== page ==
Carers and Families are in it Together – Carers Week 2011

This article comes from Carers in Hampshire a few years ago.

A carer is ……………

not paid
not chosen
not elected
not useless
not amateur
not ignorant
not incapable
not appointed
not uneducated
not unprofessional
not unable to think
not unable to speak
not lacking in skills
not in need of charity
not in need of a hair-do
not there to be patronised
not able to live a ‘normal life’
not always recognised by themselves
not free to do what they want when they want
not always treated well by statutory organisations
not always consulted by statutory and voluntary organisations
not always appreciated by the person they care for or by others
not always recognised by social, healthcare or voluntary workers
not accepted as capable by some social, health or voluntary workers
not respected / considered by some social, health and voluntary workers

Just because carers find themselves in a caring role, it does not mean they have lost their intelligence or become incapable of thinking, feeling or speaking for themselves. Carers retain their qualifications and their experience and so do not suddenly become unprofessional because they are carers. Carers come from every walk of life and bring with them wide ranges of skills and experience.

Where do carers come from?

Carers do not come from outer space; they were not invented or manufactured. They could have attained any career and bring with them a wide range of skills and experience.

A Architect or Accountant
B Banker or Baker
C Councillor or Counsellor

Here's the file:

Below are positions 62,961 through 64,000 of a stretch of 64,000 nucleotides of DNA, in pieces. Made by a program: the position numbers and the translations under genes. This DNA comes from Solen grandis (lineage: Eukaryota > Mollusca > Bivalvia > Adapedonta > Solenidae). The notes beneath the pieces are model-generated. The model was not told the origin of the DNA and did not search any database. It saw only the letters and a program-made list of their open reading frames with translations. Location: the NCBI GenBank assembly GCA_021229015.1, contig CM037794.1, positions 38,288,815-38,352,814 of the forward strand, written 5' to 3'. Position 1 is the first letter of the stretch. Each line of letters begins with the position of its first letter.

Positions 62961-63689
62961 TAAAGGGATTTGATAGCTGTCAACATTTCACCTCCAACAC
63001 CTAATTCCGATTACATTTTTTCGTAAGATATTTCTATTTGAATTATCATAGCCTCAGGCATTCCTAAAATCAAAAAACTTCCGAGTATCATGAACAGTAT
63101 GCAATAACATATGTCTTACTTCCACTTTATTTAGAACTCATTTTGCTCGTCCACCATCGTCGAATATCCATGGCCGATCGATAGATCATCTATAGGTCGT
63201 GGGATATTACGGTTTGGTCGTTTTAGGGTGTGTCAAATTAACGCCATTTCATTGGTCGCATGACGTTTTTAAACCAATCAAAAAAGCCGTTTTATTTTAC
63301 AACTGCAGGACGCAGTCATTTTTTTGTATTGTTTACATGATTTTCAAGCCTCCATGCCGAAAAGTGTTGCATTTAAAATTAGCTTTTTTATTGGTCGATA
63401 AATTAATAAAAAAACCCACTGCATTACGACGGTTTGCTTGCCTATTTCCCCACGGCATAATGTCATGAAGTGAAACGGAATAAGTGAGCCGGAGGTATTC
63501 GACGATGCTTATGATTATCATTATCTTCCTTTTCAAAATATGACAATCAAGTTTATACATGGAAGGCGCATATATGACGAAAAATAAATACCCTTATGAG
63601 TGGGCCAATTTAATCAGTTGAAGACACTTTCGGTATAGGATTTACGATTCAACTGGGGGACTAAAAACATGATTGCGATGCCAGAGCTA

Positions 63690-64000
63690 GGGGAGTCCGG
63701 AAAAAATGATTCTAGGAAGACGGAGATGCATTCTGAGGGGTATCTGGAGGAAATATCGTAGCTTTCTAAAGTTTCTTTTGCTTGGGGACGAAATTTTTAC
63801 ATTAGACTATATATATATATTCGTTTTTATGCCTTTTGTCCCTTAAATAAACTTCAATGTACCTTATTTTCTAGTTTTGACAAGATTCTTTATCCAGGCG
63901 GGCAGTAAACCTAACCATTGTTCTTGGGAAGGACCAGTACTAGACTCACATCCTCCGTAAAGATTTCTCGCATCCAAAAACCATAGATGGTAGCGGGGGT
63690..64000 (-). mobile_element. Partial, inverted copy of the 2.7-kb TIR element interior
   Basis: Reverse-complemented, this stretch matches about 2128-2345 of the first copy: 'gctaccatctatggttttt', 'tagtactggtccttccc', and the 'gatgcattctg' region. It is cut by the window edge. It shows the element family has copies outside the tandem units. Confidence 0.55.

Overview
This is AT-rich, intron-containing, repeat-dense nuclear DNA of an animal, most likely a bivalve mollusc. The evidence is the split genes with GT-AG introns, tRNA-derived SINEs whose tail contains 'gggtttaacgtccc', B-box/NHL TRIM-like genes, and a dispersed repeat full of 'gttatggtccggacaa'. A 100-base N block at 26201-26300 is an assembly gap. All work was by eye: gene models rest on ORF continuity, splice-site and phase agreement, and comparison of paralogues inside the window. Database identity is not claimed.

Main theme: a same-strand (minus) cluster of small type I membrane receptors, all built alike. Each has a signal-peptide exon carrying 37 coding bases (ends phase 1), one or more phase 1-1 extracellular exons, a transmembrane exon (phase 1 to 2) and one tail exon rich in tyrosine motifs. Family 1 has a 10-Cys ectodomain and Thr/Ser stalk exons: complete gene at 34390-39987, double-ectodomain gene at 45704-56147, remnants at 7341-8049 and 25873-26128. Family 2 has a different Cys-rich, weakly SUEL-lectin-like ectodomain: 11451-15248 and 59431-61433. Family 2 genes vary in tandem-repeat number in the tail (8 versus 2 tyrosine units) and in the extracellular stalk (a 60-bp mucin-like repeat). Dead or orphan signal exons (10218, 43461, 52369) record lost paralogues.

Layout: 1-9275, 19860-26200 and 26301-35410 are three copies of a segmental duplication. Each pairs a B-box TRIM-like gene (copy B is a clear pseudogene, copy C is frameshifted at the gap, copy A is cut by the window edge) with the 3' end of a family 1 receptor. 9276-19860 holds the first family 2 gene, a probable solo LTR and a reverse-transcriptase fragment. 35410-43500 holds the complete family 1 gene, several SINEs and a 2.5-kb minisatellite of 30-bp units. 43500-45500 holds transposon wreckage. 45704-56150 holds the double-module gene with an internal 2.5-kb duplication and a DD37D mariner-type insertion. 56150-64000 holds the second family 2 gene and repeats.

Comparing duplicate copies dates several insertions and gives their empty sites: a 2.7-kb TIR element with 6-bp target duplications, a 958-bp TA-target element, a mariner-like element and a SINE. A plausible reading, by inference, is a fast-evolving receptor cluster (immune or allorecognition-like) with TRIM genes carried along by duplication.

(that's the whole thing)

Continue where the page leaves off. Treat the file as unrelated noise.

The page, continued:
D Doctor or Dentist
E Education Officer or Electrician
F Farmer or Fireman
G Geologist or General
H Hairdresser or Health Visitor
I Inventor or Intelligence Officer
J Judge or Joiner
K Kitchen Assistant or Knight
L Lawyer or Lecturer
M Model or Milliner
N Nurse or Nanny
O Optician or Orator
P Policeman or Pharmacist
Q Quantity Surveyor or Quiz Master
R Radiographer or Racing Driver
S Social Worker or Student
T Teacher or Theologist
U Undertaker or Umpire
V Vicar or Veterinarian
W Writer or Window Dresser
X Xylophonist or Xenophobic
Y Yachtsman or Yeoman
Z Zoo Keeper or Zoologist

Carers are not amateurs because they are unpaid and voluntary

Carers do not need someone else to tell them what they want or need.

Carers do need a range of flexible support services to enable them to manage their own time effectively, and have a break from caring when, how and where needed.

Who is a carer?

A carer is someone who, without remuneration, has the main responsibility for providing or arranging care for someone else who, because of long term illness, disability or old age, is not able to care for him or herself.


A carer is a person who gives support, help and assistance to a relative, friend or neighbour who needs help because of an illness or chronic condition


A carer is anyone who provides or intends to provide a substantial amount of care on a regular basis.

A Carer could be

A parent, sibling, relative or guardian looking after a disabled child.

A son or daughter looking after a parent who is disabled either physically or mentally, some as young as 6 or 7, some in their late 70s

A husband or wife caring for a spouse with a physical disability e.g. arthritis or stroke.

A husband or wife caring for a spouse with mental illness e.g. Alzheimer’s Disease.

A parent or sibling looking after an adult with learning difficulties.